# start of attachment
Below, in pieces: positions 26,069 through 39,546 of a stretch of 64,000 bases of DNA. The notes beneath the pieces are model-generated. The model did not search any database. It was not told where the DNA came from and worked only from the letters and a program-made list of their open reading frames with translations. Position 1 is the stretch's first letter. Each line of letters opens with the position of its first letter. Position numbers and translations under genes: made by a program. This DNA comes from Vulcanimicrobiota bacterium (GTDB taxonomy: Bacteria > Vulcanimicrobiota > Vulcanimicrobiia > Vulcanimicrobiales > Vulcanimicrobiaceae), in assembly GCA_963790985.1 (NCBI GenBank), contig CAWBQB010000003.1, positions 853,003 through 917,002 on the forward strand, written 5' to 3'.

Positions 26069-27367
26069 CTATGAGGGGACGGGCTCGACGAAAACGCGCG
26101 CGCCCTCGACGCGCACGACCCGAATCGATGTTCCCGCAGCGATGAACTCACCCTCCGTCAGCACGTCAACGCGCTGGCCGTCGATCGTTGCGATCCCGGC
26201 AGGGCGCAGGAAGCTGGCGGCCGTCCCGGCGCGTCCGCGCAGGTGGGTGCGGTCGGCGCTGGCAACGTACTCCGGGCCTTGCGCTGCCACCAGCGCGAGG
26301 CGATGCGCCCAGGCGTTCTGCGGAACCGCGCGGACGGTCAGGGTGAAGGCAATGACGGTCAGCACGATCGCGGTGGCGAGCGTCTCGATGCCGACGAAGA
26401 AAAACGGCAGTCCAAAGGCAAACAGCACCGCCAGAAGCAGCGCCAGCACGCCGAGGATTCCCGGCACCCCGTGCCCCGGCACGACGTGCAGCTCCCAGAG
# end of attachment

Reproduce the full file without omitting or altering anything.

Below, in pieces: positions 26,069 through 39,546 of a stretch of 64,000 bases of DNA. The notes beneath the pieces are model-generated. The model did not search any database. It was not told where the DNA came from and worked only from the letters and a program-made list of their open reading frames with translations. Position 1 is the stretch's first letter. Each line of letters opens with the position of its first letter. Position numbers and translations under genes: made by a program. This DNA comes from Vulcanimicrobiota bacterium (GTDB taxonomy: Bacteria > Vulcanimicrobiota > Vulcanimicrobiia > Vulcanimicrobiales > Vulcanimicrobiaceae), in assembly GCA_963790985.1 (NCBI GenBank), contig CAWBQB010000003.1, positions 853,003 through 917,002 on the forward strand, written 5' to 3'.

Positions 26069-27367
26069 CTATGAGGGGACGGGCTCGACGAAAACGCGCG
26101 CGCCCTCGACGCGCACGACCCGAATCGATGTTCCCGCAGCGATGAACTCACCCTCCGTCAGCACGTCAACGCGCTGGCCGTCGATCGTTGCGATCCCGGC
26201 AGGGCGCAGGAAGCTGGCGGCCGTCCCGGCGCGTCCGCGCAGGTGGGTGCGGTCGGCGCTGGCAACGTACTCCGGGCCTTGCGCTGCCACCAGCGCGAGG
26301 CGATGCGCCCAGGCGTTCTGCGGAACCGCGCGGACGGTCAGGGTGAAGGCAATGACGGTCAGCACGATCGCGGTGGCGAGCGTCTCGATGCCGACGAAGA
26401 AAAACGGCAGTCCAAAGGCAAACAGCACCGCCAGAAGCAGCGCCAGCACGCCGAGGATTCCCGGCACCCCGTGCCCCGGCACGACGTGCAGCTCCCAGAG